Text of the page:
Mitt Romney parted ways with his Arizona campaign co-chairman after allegations of misconduct made by a man with whom the campaign official previously had a relationship.
Pinal County Sheriff Paul Babeu, who is running for Congress in Arizona, resigned from Romney's campaign after the Phoenix New Times, an alternative weekly magazine, reported that Babeu had threatened to deport the man, a Mexican immigrant, if he revealed the nature of the relationship.
Babeu held a press conference Saturday and acknowledged he is gay. He denied the allegations of misconduct against him.
"Sheriff Babeu has stepped down from his volunteer position with the campaign so he can focus on the allegations against him. We support his decision," Romney spokeswoman Andrea Saul said in a statement.
Babeu, who has risen to national prominence with his strong opposition to illegal immigration, campaigned with Romney and was featured in robocalls in Iowa attacking Texas Gov. Rick Perry, who was then seeking the GOP nomination. He said he would continue his congressional campaign in Arizona.
The allegations come as Romney is fighting to win the Feb. 28 primary in Arizona. He is the only candidate who is making a strong play in the state, although rival Rick Santorum and his allies have spent some money on TV ads. The GOP contenders are slated to debate in the state next week.
Babeu's campaign manager, Chris DeRose, said Babeu's congressional campaign was notified Friday afternoon about the allegations and that they immediately consulted the Romney campaign. DeRose said Babeu offered to step down from his role as campaign co-chairman.
"He didn't want this to become a distraction," DeRose said.
Babeu, a first-term sheriff who has risen to national prominence with his strong opposition to illegal immigration and smuggling, said the accusations were an attempt to hurt his political career.
He vowed to continue his campaign in Arizona's rural western 4th Congressional District seat, but said he had called presidential candidate Mitt Romney's staff to say he would step down from his post as state campaign co-chair.
"This whole rumor, this whole of idea of who I am in my private life has been shopped around," Babeu told reporters during an hour-long press conference Saturday in front of his sheriff's office. "This was a way, the hook, of how this could be brought out, and to malign and attack a sheriff who does stand for conservative principals, who does enforce the law."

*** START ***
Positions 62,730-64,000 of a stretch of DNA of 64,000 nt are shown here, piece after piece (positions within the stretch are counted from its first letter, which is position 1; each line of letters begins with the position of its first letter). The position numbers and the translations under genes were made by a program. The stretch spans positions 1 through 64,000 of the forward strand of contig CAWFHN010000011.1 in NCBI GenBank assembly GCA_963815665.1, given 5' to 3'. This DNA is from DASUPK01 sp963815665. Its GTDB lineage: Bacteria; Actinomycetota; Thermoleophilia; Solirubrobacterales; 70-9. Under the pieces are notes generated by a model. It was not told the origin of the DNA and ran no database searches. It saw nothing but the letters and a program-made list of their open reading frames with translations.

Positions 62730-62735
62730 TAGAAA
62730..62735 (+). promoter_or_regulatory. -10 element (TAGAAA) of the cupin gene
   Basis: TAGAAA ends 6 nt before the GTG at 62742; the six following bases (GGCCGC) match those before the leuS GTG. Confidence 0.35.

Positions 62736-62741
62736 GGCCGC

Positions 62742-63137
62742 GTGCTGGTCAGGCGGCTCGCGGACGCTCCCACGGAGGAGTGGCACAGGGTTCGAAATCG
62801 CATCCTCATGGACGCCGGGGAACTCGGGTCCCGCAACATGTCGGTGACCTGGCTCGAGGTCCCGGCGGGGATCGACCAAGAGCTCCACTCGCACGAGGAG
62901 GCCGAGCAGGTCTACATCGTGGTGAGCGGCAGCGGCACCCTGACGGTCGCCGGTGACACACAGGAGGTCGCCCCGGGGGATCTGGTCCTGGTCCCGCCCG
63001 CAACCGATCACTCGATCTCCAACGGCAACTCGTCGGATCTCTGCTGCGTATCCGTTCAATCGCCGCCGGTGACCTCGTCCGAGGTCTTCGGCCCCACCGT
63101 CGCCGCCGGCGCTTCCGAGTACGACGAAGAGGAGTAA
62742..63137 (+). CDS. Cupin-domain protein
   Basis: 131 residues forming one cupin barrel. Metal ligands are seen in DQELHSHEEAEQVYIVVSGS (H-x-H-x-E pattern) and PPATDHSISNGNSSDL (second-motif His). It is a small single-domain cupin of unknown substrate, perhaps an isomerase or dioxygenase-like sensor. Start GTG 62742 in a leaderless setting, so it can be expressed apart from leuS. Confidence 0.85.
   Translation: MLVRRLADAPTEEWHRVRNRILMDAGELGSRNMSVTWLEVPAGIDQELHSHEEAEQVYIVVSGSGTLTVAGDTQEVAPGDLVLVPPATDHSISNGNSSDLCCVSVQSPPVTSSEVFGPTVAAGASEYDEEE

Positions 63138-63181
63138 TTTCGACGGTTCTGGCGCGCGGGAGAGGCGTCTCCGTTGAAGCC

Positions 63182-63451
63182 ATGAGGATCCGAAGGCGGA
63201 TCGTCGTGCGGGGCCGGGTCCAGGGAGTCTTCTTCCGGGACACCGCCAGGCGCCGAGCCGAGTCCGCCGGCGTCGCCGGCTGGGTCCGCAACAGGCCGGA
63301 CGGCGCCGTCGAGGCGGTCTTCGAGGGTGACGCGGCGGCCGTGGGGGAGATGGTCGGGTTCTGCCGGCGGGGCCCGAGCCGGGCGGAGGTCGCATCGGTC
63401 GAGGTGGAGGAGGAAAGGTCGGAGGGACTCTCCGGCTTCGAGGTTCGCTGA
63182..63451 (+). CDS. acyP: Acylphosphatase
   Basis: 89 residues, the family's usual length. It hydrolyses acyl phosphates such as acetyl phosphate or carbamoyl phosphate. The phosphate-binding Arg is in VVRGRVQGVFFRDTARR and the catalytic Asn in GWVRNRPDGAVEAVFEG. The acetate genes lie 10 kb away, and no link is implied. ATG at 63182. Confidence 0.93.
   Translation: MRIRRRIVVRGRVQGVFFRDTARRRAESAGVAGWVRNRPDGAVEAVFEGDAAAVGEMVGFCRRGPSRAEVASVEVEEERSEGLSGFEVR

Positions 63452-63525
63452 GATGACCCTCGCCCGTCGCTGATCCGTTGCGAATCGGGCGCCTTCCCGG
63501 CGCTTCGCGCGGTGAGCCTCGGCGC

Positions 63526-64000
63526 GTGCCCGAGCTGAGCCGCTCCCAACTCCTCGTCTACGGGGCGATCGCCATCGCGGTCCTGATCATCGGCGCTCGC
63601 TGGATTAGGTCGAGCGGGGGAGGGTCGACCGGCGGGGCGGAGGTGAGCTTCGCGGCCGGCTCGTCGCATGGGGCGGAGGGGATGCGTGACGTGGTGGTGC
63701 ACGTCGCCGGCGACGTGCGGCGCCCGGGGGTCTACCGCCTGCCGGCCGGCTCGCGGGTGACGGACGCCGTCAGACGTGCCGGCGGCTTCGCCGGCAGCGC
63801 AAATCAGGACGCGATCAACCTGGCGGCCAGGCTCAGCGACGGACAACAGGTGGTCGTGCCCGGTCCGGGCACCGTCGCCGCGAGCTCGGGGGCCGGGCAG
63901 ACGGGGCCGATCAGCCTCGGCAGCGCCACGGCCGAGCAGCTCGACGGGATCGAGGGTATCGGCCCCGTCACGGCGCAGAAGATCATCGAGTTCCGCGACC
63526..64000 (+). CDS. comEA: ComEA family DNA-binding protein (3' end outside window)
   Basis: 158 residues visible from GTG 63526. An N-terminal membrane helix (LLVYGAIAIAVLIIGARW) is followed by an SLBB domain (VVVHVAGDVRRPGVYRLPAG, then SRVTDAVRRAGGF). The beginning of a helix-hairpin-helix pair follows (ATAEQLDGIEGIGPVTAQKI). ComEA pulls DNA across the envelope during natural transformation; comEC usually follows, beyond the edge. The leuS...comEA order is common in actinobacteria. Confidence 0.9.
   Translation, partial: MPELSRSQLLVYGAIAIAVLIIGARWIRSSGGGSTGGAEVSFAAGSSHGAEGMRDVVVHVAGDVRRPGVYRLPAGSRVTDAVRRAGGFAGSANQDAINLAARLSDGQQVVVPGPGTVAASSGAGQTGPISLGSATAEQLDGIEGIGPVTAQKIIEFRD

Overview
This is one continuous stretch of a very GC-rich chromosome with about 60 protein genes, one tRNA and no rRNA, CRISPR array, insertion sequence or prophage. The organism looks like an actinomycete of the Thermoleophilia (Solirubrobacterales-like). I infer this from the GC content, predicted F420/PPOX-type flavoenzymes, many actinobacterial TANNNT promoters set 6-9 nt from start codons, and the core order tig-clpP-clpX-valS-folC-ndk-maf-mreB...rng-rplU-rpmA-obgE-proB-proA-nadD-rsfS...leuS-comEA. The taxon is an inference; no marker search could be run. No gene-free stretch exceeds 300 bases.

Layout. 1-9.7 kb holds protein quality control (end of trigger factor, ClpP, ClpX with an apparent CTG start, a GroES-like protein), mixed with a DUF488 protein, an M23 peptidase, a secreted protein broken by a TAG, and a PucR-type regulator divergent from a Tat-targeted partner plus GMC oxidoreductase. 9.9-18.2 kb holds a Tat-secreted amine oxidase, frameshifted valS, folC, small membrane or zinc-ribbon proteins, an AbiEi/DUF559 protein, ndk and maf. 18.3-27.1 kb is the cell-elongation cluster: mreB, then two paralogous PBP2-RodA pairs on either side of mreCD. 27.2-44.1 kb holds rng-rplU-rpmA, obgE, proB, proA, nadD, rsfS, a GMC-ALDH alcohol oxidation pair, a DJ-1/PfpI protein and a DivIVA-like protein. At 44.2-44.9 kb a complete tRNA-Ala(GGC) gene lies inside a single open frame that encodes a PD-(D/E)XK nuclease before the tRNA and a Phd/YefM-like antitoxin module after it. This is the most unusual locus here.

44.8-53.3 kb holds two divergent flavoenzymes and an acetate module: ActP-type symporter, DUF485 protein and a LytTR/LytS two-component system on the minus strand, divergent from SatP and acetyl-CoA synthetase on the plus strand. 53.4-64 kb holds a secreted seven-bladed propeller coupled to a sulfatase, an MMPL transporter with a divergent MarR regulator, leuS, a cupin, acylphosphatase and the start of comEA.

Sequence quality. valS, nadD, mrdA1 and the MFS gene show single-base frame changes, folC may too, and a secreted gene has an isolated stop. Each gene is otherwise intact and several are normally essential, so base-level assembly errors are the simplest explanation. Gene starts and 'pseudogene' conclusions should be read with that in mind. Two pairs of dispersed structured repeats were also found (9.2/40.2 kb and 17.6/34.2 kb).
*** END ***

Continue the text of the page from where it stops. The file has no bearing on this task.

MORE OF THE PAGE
The lawyer for the man, Melissa Weiss-Riner, did not returns calls or emails from The Associated Press on Saturday, but told The New Times that Babeu's attorney and campaign consultant falsely told her client that his visa had expired. Babeu told reporters he believed the man, identified only by his first name Jose, was living in the country legally.
The New Times posted a photo provided by the man of the two embracing. It also posted a cell phone self-portrait of a smiling Babeu in his underwear and another of what appears to be the shirtless sheriff in a bathroom, posted on a gay dating website. The man provided the magazine with photos of himself and Babeu and text messages between the two.
The congressional district where Babeu is seeking election runs from western Arizona through Prescott and south to take in parts of Pinal County south of Phoenix. Its voters are heavily Republican and generally very conservative.
Babeu issued a sweeping denial of any wrongdoing in front of his headquarters. The press conference was attended by about three dozen high-ranking uniformed deputies, local elected officials and citizens.
"I'm here to say that all the allegations that were in the story were untrue -- except for the instance that refers to me as gay," Babeu said. "That's the truth -- I am gay."
Babeu, who is not married, said he had been in a relationship with Jose that ended sometime before September. Jose also ran his campaign website and Twitter account, and Babeu said he began posting derogatory items on the sites after their breakup.
Babeu said he had his lawyer contact Jose and demand that he stop and turn over passwords allowing access to the sites. Babeu said the postings and actions amounted to identity theft but that he chose to deal with the matter privately through his lawyer.
Babeu is taking on an incumbent tea party Republican who switched districts and state Sen. Ron Gould, a conservative from northwestern, in Arizona in August's 4th District primary.
Gould said he believed Babeu's posting of pictures on what the lawmaker called a "homosexual hookup website" were a "Congressman Weiner type of moment."
"The real issue here is the poor judgment of a government official, posting those kinds of photos on a public website," Gould said. "I think that shows a lack of good judgment."
He also said he believes Babeu's sexual orientation would hurt him in the district. Gould sponsored Arizona constitutional amendment defining marriage as between one man and one woman, an amendment he said drew extremely strong support in the rural counties he and Babeu seek to represent.
Babeu said he has never defined himself based on his ethnicity or sexual orientation, and he would continue to focus on unemployment and the federal deficit in his campaign.
"What I'm trying to do is (be) as forthright as possible, talking about deeply personal, private matters, and trying to be upfront," Babeu said. "The disclosure of that information is something that I feel no American should have to do."
Babeu acknowledged that he has sent and posted the photos, but said they were personal. When asked if posting such pictures on a public website showed poor judgment for a public official, he reiterated that he believed they were personal.